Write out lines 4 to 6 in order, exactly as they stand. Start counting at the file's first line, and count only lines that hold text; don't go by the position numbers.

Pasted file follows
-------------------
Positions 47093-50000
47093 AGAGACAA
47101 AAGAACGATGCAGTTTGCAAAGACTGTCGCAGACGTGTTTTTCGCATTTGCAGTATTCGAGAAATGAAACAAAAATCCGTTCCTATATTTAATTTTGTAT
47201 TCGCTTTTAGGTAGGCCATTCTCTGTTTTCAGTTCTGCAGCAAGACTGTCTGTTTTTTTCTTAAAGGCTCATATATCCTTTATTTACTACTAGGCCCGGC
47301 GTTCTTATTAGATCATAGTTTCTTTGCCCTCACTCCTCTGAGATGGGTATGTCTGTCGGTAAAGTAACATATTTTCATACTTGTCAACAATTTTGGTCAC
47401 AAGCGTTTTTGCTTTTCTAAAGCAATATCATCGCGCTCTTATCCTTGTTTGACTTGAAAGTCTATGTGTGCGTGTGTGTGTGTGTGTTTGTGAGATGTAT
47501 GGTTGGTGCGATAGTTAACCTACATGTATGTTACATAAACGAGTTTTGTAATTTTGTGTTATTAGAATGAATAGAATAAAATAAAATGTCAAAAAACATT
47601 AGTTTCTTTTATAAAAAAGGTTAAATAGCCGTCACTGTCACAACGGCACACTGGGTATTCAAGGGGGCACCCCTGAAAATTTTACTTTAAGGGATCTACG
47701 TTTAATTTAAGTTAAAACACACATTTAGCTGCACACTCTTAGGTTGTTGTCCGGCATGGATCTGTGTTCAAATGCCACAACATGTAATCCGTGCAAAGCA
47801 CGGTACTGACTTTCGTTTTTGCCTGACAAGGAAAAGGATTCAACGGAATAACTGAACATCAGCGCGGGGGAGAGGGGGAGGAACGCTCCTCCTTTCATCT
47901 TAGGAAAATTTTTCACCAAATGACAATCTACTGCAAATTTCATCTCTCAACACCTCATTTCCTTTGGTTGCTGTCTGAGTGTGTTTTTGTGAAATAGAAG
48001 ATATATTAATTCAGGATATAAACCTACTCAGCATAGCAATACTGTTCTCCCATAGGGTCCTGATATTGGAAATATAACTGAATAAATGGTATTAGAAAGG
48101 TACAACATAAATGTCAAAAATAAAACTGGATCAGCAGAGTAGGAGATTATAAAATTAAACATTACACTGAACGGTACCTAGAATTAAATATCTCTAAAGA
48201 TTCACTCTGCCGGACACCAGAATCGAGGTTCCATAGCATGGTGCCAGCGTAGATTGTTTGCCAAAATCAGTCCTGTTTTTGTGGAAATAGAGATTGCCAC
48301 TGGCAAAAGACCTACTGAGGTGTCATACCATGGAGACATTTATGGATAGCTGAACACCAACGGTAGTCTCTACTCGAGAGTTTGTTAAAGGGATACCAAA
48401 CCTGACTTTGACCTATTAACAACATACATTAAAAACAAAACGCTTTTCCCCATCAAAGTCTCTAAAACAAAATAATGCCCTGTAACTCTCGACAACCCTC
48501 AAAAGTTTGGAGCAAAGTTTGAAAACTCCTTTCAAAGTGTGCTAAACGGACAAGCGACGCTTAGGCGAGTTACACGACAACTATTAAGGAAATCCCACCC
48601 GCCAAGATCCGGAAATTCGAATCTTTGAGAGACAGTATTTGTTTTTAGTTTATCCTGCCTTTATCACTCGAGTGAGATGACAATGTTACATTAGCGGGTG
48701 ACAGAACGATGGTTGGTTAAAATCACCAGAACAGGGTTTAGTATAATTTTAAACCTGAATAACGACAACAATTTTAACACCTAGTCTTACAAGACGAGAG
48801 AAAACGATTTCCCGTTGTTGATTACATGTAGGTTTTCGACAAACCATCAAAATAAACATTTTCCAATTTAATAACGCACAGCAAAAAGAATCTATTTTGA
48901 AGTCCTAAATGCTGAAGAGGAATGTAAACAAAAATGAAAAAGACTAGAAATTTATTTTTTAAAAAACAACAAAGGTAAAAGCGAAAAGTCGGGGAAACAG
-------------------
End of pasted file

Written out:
47201 TCGCTTTTAGGTAGGCCATTCTCTGTTTTCAGTTCTGCAGCAAGACTGTCTGTTTTTTTCTTAAAGGCTCATATATCCTTTATTTACTACTAGGCCCGGC
47301 GTTCTTATTAGATCATAGTTTCTTTGCCCTCACTCCTCTGAGATGGGTATGTCTGTCGGTAAAGTAACATATTTTCATACTTGTCAACAATTTTGGTCAC
47401 AAGCGTTTTTGCTTTTCTAAAGCAATATCATCGCGCTCTTATCCTTGTTTGACTTGAAAGTCTATGTGTGCGTGTGTGTGTGTGTGTTTGTGAGATGTAT